The G-7 Summit: What to Watch For
President Donald Trump is scheduled to depart for Canada on Friday morning for the annual G-7 summit meeting, a gathering of leaders of the United States and six of its main allies. But the two-day meeting comes at a fraught moment, with the U.S. president locked in a bitter trade dispute with the other leaders over Trump’s imposition of tariffs. Here are five things to watch:Posted — Updated
President Donald Trump is scheduled to depart for Canada on Friday morning for the annual G-7 summit meeting, a gathering of leaders of the United States and six of its main allies. But the two-day meeting comes at a fraught moment, with the U.S. president locked in a bitter trade dispute with the other leaders over Trump’s imposition of tariffs. Here are five things to watch:
If any place could soothe the tempers of G-7 leaders, it is the weekend getaway village of La Malbaie, 90 miles northeast of Quebec City, near the languid waters of the St. Lawrence River. Even the police, flown in from as far as St. John’s, Newfoundland, are friendly, waving cars through their blockades past the imposing Fairmont Le Manoir Richelieu hotel, where the leaders will meet.
The village’s waterside square, where locals celebrate holidays together, has been transformed into a “free speech zone,” but on Thursday evening, the only sound produced there came from birds.
Forget the formal and old-fashioned statements from summit meetings past. In the hours before the opening of the gathering, Trump and the other leaders waged a nasty Twitter fight over trade, ditching diplomacy for schoolyard taunts.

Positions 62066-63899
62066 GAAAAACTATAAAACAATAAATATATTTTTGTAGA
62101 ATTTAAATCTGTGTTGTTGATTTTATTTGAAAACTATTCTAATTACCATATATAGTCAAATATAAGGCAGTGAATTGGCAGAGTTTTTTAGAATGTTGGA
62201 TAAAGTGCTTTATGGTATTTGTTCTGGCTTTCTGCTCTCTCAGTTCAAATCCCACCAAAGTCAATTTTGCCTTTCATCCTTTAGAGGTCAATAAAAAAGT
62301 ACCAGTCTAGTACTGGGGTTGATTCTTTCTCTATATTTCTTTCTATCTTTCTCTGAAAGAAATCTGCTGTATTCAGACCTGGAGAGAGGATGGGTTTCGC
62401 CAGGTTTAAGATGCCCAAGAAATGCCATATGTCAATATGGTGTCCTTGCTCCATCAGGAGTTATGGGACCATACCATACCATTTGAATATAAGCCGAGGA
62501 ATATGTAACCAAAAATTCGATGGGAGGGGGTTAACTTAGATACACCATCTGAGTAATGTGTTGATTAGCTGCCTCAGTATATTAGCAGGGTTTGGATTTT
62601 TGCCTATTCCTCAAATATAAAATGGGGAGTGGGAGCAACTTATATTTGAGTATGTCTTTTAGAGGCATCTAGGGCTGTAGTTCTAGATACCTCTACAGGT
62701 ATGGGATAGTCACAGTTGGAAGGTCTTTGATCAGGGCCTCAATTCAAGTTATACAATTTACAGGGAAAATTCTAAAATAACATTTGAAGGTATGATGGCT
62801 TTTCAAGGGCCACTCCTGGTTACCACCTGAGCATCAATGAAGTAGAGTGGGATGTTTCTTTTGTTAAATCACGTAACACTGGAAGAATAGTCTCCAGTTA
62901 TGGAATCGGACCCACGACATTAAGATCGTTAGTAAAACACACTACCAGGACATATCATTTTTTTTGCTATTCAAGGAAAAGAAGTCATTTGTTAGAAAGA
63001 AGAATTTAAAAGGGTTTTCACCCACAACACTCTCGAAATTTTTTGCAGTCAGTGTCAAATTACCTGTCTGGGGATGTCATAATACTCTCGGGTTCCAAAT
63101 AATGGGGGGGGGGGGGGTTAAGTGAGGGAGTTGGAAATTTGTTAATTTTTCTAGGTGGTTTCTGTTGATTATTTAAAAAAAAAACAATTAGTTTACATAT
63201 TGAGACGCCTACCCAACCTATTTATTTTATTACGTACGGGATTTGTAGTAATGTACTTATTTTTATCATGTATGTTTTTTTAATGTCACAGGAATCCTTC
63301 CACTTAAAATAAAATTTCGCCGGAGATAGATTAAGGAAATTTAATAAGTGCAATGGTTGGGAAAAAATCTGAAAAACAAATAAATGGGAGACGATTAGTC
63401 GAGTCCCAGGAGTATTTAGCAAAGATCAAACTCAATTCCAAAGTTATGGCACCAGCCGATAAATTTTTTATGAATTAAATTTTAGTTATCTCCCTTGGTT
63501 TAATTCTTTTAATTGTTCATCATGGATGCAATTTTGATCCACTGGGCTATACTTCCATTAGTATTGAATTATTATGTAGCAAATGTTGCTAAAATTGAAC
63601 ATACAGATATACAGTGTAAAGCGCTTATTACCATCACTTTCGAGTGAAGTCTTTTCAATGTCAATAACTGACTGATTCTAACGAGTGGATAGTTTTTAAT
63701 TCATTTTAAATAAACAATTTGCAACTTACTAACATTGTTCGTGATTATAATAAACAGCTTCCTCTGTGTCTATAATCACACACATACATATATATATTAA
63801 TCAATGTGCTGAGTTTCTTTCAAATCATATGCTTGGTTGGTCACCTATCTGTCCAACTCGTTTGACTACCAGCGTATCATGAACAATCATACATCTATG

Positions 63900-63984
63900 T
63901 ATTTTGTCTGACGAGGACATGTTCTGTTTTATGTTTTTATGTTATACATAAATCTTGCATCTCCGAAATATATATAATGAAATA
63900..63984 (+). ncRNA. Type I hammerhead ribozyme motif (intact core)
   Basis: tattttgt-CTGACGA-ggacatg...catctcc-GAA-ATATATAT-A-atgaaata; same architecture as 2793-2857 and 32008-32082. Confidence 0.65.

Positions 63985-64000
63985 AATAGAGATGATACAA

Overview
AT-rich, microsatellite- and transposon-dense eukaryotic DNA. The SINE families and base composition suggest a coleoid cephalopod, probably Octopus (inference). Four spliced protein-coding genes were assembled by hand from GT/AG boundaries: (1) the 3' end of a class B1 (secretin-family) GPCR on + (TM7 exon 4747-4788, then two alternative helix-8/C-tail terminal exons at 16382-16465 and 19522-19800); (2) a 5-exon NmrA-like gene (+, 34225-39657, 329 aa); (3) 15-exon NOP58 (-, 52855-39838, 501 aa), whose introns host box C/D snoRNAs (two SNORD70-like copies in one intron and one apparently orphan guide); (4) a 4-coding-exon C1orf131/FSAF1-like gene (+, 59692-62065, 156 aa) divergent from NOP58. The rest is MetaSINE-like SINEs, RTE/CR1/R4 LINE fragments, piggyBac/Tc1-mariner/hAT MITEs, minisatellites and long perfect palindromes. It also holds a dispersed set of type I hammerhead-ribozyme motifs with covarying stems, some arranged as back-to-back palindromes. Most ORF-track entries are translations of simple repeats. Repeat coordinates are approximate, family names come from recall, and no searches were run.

Given Trump’s regular use of social media to attack his rivals — and the apparent willingness of Emmanuel Macron, the French president, to meet Trump on the digital battlefield — the summit meeting itself could play out on Twitter as well. The key accounts to follow: @realDonaldTrump, @EmmanuelMacron, @JustinTrudeau and @theresa_may.
Summit meetings are public spectacles, but the real work happens behind closed doors. So one of the best ways to figure out what’s going on is to watch the body language during the brief glimpses before and after the meetings and lunches.
If Trump slumps down or crosses his arms tightly, that could be an indication that he’s angry about what just took place. Angela Merkel, the German chancellor, is not great at hiding her displeasure, if she gives Trump the cold shoulder it could be telling. And if the famous bromance between Macron and Trump is no longer, that should be obvious by the way they shake hands.
Before the summit meeting, Trump has given no indication that he will retreat from his imposition of tariffs on steel and aluminum imports from Europe and Canada. But if the allies succeed in pressing their case that the trade policy is illegal and unfair, it may be evident in announcements from the United States of exemptions for some of the countries involved. That seems highly unlikely, given the statements by Trump and his top trade officials.
But the president is famous for abruptly changing course in ways that most of his predecessors would have avoided — for example, the on-again, off-again, on-again summit meeting with North Korea.
The tradition at G-7 summit meetings is to conclude with a joint statement, carefully worked out to highlight the agreement and cooperation among the leaders on a broad range of topics. That seems highly unlikely this time.
In fact, Macron and Trudeau have already threatened to boycott such a joint statement unless Trump reverses his tariffs. And Macron has suggested that the six other countries could rebuke Trump by issuing their own declaration of principles without the United States. That would be a remarkable moment that underscores the extent to which the U.S. president has isolated himself from the country’s traditional allies.
Copyright 2023 New York Times News Service. All rights reserved.